Well, you get the idea.  The same should happen in Russia, China and India too, if it happens here.  It might make for a happier world.

4 comments:

Deanter said...

But if the very problem with these giant states is that they're too powerful, then who would have the power to split them up? The US or India might fragment along natural internal cultural fault lines, but it doesn't seem likely, and no such fault lines exist in China or Russia, except to split of insignificant minority areas. It's hard to see how this could happen.

Green Eagle said...

Well, Russia has already been reduced far beyond what it controlled when it was the Soviet Union. A decade or so of severe sanctions could so weaken the central government that large areas would be uncontrollable. And please remember that the notion of the existence of China as a country within the boundaries we know today is largely a product of Western ignorance. As recently as the pre-World War II era, large parts of China were controlled by Japan. Mongolia and Tibet are still the subjects of questions about their relation to China. The Uighurs have been a highly disruptive element in the West, and I think there are large ethnic groups in Southern provinces that still resent the control by the Han majority. In fact, I think it is another part of the whole mythology of nation states that they are relatively immutable. I'm not saying it is likely, because of course the central governments of the large countries will fight this to the death, but it is not impossible either.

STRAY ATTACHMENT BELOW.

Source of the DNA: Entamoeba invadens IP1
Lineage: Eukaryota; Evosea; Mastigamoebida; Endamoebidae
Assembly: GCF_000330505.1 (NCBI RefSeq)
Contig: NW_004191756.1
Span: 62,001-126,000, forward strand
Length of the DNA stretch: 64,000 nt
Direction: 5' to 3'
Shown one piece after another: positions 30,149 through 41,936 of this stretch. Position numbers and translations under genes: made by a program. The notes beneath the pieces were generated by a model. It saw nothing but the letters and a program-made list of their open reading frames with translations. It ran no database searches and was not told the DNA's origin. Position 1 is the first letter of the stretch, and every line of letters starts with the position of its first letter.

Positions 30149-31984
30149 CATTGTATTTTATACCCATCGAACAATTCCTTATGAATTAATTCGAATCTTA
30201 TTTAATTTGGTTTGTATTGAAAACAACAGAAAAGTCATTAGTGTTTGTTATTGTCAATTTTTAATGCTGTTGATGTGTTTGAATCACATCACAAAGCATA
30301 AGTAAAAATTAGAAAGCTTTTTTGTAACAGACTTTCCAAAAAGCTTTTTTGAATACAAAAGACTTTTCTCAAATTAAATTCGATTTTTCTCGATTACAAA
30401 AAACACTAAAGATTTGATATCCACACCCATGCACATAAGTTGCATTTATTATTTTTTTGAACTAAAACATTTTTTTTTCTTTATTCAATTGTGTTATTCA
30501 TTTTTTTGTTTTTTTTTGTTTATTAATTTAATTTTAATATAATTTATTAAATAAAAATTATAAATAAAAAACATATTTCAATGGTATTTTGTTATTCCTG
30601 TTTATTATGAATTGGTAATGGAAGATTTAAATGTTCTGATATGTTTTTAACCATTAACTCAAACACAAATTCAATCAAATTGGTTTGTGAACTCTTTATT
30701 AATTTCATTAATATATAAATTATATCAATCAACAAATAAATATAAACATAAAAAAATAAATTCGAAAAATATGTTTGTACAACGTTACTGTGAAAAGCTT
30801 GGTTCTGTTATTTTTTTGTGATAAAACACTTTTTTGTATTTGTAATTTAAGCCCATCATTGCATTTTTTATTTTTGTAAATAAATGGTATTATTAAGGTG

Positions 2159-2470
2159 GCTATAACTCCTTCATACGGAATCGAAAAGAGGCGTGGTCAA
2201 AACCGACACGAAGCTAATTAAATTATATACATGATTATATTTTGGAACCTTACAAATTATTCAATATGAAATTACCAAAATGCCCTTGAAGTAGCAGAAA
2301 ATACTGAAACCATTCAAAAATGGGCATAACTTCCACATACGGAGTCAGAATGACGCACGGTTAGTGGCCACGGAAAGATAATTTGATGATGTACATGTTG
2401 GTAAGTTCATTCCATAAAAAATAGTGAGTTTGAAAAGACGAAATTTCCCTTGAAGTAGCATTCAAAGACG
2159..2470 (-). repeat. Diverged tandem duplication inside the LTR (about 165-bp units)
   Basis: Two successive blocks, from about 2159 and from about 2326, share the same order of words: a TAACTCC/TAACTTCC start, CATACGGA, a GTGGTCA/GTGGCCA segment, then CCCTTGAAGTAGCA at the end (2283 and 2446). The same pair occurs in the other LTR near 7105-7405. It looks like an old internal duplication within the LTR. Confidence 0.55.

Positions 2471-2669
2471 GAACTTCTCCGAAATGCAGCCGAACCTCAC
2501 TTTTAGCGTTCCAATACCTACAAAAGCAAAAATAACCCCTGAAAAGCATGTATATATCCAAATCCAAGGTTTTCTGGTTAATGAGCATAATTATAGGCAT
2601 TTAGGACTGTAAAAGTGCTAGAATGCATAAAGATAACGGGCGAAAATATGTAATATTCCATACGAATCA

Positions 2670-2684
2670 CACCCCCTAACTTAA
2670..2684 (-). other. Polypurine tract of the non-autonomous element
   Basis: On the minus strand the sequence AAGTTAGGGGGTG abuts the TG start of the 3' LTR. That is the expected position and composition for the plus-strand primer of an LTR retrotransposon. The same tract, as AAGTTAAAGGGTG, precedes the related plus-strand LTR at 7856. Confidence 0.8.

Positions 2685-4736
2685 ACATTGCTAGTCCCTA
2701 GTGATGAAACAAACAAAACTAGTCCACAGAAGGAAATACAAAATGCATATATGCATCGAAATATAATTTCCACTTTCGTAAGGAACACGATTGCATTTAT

So, I understand what you are saying. I just feel that the existence of these super-states is becoming more and more of a burden on the world, and suspect that it is a hidden problem that no one really wants to face.

Magpie said...

This is a subject of breathtaking scope and I’m not sure I agree with all that you’re saying.

Napoleon was an opportunist. A warlord who stepped into the chaos of revolution and took hold of it. For that brief span of very bloody time, France was an Empire, with an Emperor.